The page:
People say the darnedest things. They tell you how much money they make, how well their company did in the last quarter, what it'll take to undercut their latest bid on a government project or to undermine their marketing efforts. All you have to do is ask.
John Nolan, a 22-year veteran of international espionage who is currently involved in corporate intelligence-gathering, shows you how to ask, what to ask, when to ask, and whom to ask. The methods can be as simple as deliberately making a misstatement--"The toothpaste division sure missed its projections this quarter"--and getting someone who knows better to correct you, in the process supplying you with the information you want about his company's inner workings. Or they can be as complicated as patiently and doggedly piecing together tiny scraps of information from a number of sources. Whichever you resort to, Nolan shows a conversational method for ensuring that the person dispensing the information doesn't even remember he or she gave it out. No, it's not hypnotism; it's starting and ending a conversation with generalities, and discussing specifics only in the middle, the part of a chat that most people won't recall.
Confidential could be useful to anyone who needs information about a rival, or who needs to protect his or her own company's secrets. Nolan illustrates his points with examples from business (how Johnson & Johnson gathered intelligence that protected its Tylenol franchise from a rival product) as well as fiction (Appendix A is dedicated to the techniques used by Sherlock Holmes to elicit information). The result is an entertaining book that may take your business to a more intelligent level. --Lou Schuler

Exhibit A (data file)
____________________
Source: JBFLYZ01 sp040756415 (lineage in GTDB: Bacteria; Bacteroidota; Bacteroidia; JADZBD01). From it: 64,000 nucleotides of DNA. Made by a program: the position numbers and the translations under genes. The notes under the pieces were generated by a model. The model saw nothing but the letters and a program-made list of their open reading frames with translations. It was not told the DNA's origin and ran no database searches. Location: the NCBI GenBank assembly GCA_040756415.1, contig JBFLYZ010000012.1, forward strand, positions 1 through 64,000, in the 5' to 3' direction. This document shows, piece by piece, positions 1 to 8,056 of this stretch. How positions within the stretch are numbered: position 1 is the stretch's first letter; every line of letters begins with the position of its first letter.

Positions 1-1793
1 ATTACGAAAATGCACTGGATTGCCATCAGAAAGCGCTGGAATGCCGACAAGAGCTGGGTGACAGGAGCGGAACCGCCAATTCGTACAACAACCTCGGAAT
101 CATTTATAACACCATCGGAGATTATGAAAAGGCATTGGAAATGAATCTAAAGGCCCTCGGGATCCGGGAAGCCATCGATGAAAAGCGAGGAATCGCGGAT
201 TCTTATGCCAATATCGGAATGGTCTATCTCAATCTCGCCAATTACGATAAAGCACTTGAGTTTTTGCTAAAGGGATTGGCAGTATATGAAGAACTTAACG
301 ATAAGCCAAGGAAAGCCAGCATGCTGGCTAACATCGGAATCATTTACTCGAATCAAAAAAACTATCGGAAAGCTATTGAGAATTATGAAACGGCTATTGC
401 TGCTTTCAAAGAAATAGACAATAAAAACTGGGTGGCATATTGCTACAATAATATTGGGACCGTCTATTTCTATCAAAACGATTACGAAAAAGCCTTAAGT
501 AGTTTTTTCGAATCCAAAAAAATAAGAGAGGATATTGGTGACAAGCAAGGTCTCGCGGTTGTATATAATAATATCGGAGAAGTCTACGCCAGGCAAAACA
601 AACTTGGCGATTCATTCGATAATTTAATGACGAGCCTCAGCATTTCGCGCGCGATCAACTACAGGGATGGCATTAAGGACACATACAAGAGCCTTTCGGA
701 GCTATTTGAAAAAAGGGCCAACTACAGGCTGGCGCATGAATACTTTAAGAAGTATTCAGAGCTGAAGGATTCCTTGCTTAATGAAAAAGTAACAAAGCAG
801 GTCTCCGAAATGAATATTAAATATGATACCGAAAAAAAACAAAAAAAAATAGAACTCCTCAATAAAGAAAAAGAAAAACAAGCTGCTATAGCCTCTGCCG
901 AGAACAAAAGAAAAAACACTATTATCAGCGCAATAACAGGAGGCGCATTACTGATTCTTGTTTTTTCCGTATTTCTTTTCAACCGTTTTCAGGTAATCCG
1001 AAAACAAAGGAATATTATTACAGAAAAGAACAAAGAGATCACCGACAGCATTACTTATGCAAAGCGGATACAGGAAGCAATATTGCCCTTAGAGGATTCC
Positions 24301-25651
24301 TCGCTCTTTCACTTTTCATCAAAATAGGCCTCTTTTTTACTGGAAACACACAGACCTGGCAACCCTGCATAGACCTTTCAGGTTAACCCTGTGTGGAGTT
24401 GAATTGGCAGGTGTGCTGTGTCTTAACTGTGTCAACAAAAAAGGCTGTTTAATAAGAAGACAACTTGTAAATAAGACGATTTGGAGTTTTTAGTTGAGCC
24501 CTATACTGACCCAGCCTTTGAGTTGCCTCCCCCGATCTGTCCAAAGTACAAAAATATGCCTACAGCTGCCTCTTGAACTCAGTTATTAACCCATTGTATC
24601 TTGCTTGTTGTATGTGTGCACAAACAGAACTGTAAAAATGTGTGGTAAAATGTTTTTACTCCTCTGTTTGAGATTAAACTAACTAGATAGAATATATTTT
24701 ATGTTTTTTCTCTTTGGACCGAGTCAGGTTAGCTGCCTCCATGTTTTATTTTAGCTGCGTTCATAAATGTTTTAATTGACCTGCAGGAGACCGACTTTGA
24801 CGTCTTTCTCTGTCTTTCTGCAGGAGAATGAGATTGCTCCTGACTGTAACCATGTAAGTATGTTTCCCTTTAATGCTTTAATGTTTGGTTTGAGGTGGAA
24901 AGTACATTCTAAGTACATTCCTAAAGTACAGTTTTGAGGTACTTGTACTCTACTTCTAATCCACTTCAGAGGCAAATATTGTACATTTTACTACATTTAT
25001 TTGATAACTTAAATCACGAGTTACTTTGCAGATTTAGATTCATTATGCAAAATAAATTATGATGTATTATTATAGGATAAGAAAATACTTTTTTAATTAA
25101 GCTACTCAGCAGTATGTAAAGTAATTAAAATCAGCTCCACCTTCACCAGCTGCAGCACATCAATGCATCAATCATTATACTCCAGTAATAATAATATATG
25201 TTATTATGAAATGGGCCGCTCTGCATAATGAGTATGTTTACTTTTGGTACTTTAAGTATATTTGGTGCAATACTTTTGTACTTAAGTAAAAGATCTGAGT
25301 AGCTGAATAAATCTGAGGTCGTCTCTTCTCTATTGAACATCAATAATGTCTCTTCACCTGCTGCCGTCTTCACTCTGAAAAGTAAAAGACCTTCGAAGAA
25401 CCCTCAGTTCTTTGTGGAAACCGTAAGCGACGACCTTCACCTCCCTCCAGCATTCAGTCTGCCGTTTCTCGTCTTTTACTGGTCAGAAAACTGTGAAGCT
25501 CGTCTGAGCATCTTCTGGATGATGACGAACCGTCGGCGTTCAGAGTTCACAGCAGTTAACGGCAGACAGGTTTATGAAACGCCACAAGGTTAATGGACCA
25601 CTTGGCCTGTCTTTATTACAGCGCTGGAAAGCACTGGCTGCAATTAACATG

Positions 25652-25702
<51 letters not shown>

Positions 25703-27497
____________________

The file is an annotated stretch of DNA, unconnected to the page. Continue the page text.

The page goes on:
"The next best thing to knowing all about your own business is to know all about the other fellow's business." -- -- John D. Rockefeller
"Confidential brings into the private sector the most misunderstood, and consequently, underused facet of government intelligencethe human source. In a thoroughly enjoyable fashion, John Nolan educates the reader on how to access and use this critical intelligence resource, for both competitive advantage and security." -- Jan P. Herring, former director of business intelligence, Motorola
"Confidential is a must-read for anyone wanting to conduct and utilize competitive intelligence the right way. Nolan concisely captures the elicitation techniques executives can use to ethically and legally capture competitive information to prevail in the hypercompetitive marketplace." -- Ava Harth Youngblood, president, Society of Competitive Intelligence Professionals
"Be it from the clinical investigator or the attorney or the factory worker, unintentional information leaks are flowing like a flood. Written in a revealing and provocative manner, Confidential is must-reading for those who should be guarding shareholders' information assets." -- Lewis W. Lehr, former chairman of the board and chief executive officer, 3M
"John Nolan is the Sherlock Holmes of the new millennium. This is absolutely the best book I have ever read on competitive information elicitation." -- Geary Soska, director of competitor intelligence, Goodyear
"Remarkably thorough, engagingly written, and above all, useful the day one starts to read it, Confidential describes ethical and legal procedures and thought processes that, with some practice, yield greater confidence in decisions that must be made `ahead of the curve.' The increased return on investment in opportunities taken, trade secrets kept, and market advantage gained make Confidential worth its weight in consultants' invoices." -- George A. Dennis, director of competitor intelligence, Bellcore
"The next best thing to knowing all about your own business is to know all about the other fellow's business." -- John D. Rockefeller